Last Wednesday I had a terrific conversation with Rob Kay (lead designer of Guitar Hero and the forthcoming Rock Band) in his office at Harmonix. I feel very lucky to have been able to talk with a game designer on-the-record, which is something I never managed to pull off during my Grand Theft Auto project. Rob gave me permission to post excerpts of the interview transcript here; I'll start with this one, which begins with my asking a question about "star power." (When you are playing a song successfully, you gradually build up "star power," which can then be deployed by lifting up the neck of your guitar; the crowd goes wild and you earn extra points for a while. The folks over at ScoreHero have made star power strategy into something of an artform, as Rob and I discuss later.)
KM:The other thing about star power that I think is really interesting is the way that it visually shakes you up when you’re playing. And I wonder what went into that decision.
RK: Do you mean, how the visuals react on-screen?
RK: So, I think one of the big things that you try to do in game design is give people instant gratification, feedback for anything that they do in the game. And feedback is always audio and visual. And if you can, if you’ve got these big moments, emotional moments in your game you want to make sure you’re using both the audio and the visual to really give you a positive feeling for doing something good in the game. So, star power is the big bonus moment, and you want to feel like you’re being rewarded for doing it. And then—you know, that’s like on a purely mechanical level? And I know we spent a lot of time trying to figure out, what should the visuals be, what should the sound be, and I was really keen that we had a theme, that we found something to link it all together. And so, we thought, well star power, should we put little gold stars or something like that, I was like no, that’s a little bit cheesy. And so then we thought it would be fun to go with the whole, hey look, it’s the electric guitar, you’re playing an electric guitar, so let’s make the theme electricity, and overloading, and all that kind of vibe. So we went with this kind of electric blue color scheme, and little kind of fizzes and spark sound effects when you deploy as well. So it was trying to bring a little bit of the raw, amp, overload kind of feel to the feedback. And that’s what drove the visuals. So as well as serving that functional purpose, which is to let you A. know when you’ve earned star power because you see the blue little sparks go off, you know that as your meter fills it’s blue, and it’s got sparks, so you’re identifying it conceptually, okay, blue glowy stuff is star power, it’s serving that functional job, but it’s also serving an aesthetic, an experiential kind of thing as well, making you feel like, oh yeah, it’s all electricity, and I’m kind of overloading the crowd with energy by releasing it. That was kind of an important direction.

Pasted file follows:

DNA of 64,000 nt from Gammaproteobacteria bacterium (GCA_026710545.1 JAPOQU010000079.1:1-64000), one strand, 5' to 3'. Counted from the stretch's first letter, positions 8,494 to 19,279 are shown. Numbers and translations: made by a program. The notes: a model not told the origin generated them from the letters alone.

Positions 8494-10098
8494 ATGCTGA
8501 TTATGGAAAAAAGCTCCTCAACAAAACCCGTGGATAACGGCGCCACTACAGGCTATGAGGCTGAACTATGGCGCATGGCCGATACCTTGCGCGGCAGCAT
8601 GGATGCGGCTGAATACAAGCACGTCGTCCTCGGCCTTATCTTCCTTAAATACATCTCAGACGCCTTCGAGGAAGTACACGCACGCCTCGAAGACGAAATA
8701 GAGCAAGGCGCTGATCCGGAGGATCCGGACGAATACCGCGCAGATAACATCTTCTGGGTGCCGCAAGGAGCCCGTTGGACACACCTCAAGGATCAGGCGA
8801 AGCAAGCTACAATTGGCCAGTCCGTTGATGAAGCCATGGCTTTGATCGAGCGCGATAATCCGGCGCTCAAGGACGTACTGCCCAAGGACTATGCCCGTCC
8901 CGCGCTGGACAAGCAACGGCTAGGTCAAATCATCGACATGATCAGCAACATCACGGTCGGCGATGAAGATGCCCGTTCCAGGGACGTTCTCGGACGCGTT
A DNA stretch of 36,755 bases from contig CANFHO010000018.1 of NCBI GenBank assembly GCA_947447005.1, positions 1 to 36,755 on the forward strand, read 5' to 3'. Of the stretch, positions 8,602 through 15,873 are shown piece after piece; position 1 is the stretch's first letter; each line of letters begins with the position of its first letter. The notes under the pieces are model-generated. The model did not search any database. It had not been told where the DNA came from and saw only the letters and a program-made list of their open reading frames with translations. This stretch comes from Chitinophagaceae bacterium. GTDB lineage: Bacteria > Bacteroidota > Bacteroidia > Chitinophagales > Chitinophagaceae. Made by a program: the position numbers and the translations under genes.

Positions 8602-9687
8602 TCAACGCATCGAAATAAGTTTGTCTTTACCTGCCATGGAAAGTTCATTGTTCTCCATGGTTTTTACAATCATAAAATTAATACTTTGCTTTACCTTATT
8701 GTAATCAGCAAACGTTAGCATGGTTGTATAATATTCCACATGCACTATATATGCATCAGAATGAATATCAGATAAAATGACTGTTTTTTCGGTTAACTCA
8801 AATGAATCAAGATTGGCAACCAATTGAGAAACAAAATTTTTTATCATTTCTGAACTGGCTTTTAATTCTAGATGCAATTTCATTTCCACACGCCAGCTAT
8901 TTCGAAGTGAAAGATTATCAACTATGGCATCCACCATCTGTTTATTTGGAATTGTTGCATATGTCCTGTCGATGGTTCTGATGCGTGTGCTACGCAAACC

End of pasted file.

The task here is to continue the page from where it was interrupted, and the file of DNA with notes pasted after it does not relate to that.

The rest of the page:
KM: It’s interesting how that sort of replicates a really iconic, mythical moment in rock, which is the moment of Dylan going electric.
KM: I don’t know if that ever occurred to any of you at all, but it just struck me just now when you were talking about it because it is this huge [snaps fingers] sort of transferral at this moment, although of course the crowd reaction was different—
RK: Yeah. Not explicitly. That’s right. Yeah, well that wasn’t an explicit goal at the time. But yeah. I mean, it’s very much a part of what, I mean Guitar Hero from the beginning was always, well, not right from the beginning, I think when we first started we didn’t know whether it was even going to be about rock or whether it was going to be about guitar. Because first of all it was about guitar, and then we only kind of realized a couple of weeks into the project that it made sense to make it all about rock.
KM: Really, so did you consider initially having a bunch of different genres so that you could be the country guitar hero, or the whatever guitar hero, the classical guitar hero?
RK: Yeah. Up until that point the normal thing to do in music games was to have a mixture of music from different genres. And I think the real, I mean, you could ask, why would you do that, it seems so obvious to put it into one genre and have a real identity, but I think people are probably just thinking about, oh how do we appeal to lots of people, oh, put lots of different music in there. And certainly in our karaoke games they were pretty pop-centric but they had a pretty wide range of songs. And Guitar Freaks, which I’m sure you must’ve heard about and looked into, had a strange mixture of songs, it had blues in there as well as rock, and you know we kind of had to make a decision early on, were we going to have blues as well, and were we going to have other stuff that people think of as typical guitar music, and it just seemed right to us to make it about, you know, balls-out rock guitar, that it’s the iconic thing that bringing a guitar game to America should be all about. Seems like the obvious think to do, to take it in that direction.
KM: So there is that American aspect to it. [NB: Rob Kay is from Manchester; one of the many limitations of this transcription is the fact that you can't hear his accent and speech cadences.]
RK: Yeah. I was always joking with Ryan who’s our art director, that it’s gotta be like a balls-out American thing, people identify with that I think. And it’s just the cliched thing, and often in videogames it’s those cliches that are easy to hold onto and get into, you just, you step out of yourself for a little while. And I enjoyed it, even though I wouldn’t necessarily identify, for me, you know, that American guitar rock as being my favorite thing. I know what it is, and I know how to get into it.